Victorians are coming to Fareham for exhibition

HISTORY BOY John Gregory at Westbury Manor Museum where he has been researching the Kelsall family, above ' Lucretia, Eleanor, Gustavus, Thomas Forbes Kelsall and Mary Eleanor. Picture: Mick Young (132831-01)

HISTORY BOY John Gregory at Westbury Manor Museum where he has been researching the Kelsall family, above ' Lucretia, Eleanor, Gustavus, Thomas Forbes Kelsall and Mary Eleanor. Picture: Mick Young (132831-01)

Second World War re-enactors at Portsmouth Historic Dockyard, which is backing the City of Culture bid Picture: Habibur Rahman

Portsmouth’s bid for UK City of Culture title named ‘strong’ as shortlist delayed

0
Have your say

A DEDICATED museum volunteer has unearthed secrets about a family who lived in a historic manor during the Victorian era.

The research has been carried out by John Gregory, volunteer at the Westbury Manor Museum, in West Street, Fareham, ahead of a Victorian exhibition coming to the museum.

Mr Gregory, 66, has been searching through the archives and records to find details of the Kelsall family, a family of solicitors who lived in Westbury Manor from the 1840s until 1893.

Mr Gregory said: ‘I have been looking at the family, and then another couple of volunteers have been looking at the history of this building ahead of the exhibition which runs through until January.’

Mr Gregory is a retired chartered surveyor who volunteers at the museum once a week.

He said: ‘I retired and I wanted something to do. I had been brought up in Fareham and was interested in history so the natural thing was to volunteer at the museum.’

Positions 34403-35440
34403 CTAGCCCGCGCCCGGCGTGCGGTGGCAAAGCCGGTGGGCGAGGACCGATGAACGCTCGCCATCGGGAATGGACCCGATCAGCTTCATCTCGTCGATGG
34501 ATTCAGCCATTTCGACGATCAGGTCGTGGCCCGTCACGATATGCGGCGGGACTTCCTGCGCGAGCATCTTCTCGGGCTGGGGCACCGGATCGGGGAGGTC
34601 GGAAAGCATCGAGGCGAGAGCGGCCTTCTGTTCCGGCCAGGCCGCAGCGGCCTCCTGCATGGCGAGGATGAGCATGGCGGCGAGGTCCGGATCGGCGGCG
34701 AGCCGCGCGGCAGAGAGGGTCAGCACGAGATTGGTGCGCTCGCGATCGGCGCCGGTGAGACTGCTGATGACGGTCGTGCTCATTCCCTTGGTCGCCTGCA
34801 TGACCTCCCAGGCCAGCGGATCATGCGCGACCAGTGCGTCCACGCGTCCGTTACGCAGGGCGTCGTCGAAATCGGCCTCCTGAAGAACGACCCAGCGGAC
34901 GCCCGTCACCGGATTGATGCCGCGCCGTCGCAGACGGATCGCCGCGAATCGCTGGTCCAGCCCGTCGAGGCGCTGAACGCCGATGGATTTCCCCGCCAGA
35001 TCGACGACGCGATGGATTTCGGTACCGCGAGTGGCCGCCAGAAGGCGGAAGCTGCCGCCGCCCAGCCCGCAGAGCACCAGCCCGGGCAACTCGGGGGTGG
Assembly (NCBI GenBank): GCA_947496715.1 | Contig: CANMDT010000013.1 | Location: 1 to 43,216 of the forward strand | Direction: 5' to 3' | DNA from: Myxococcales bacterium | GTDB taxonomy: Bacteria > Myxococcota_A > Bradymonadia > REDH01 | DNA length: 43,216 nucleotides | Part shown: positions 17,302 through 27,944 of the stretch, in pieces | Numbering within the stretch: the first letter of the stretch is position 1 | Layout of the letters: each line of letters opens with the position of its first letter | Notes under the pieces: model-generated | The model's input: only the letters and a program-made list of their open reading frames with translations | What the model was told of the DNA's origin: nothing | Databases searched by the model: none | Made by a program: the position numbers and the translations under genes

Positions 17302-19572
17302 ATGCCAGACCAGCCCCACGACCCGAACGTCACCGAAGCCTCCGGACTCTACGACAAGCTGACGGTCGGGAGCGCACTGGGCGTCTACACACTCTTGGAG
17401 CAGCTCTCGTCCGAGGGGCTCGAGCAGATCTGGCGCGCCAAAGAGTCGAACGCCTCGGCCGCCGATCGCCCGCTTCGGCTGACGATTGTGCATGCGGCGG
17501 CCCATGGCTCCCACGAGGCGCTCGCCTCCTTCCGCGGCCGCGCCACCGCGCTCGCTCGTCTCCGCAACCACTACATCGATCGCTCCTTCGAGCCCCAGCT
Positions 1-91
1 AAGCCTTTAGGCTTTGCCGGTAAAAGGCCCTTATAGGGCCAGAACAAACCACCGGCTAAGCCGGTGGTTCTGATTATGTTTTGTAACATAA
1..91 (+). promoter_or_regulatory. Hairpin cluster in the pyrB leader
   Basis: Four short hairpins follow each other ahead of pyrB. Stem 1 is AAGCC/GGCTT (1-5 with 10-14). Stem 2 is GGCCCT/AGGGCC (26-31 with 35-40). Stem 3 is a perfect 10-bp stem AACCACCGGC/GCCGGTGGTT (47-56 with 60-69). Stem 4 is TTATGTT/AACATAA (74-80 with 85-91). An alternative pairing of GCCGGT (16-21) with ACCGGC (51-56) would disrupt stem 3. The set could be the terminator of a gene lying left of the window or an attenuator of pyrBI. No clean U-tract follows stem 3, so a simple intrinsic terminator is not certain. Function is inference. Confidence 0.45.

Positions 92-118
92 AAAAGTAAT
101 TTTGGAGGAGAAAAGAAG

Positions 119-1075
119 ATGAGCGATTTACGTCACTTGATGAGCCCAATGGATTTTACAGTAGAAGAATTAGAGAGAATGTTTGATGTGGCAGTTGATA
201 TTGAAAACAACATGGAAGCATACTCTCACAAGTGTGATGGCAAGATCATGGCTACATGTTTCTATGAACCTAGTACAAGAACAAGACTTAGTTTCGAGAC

Spending every Tuesday at the museum, he has traced the Kelsall family tree back to the plantations in the Bahamas in the 1700s, where one of them married a slave and had a child with her.

The main occupier of the manor was Thomas Forbes Kelsall, a solicitor, who moved to Fareham in the 1840s.

Mr Gregory said: ‘It turns out to be a very interesting family, not necessarily themselves, but in their links to other families.’

During the Victorian era, Westbury Manor would have had a basement with at least three servants and far more extensive grounds.

Mr Gregory said he still has work to go before giving a talk at the museum on December 3. He said it would be interesting to find a living descendant of the Kelsall family.

The museum will be running a series of Victorian-themed events until January.

Costumed characters and activities are being held at the museum on Saturday from 10am to launch the Victorian-themed events.

Mr Gregory said: ‘The Victorian era was so interesting because everything was happening, there were lots of inventions. Take the railways, in the 1830s and 40s people were starting to travel – going right across the country. It was really an amazing time.’

Back to the top of the page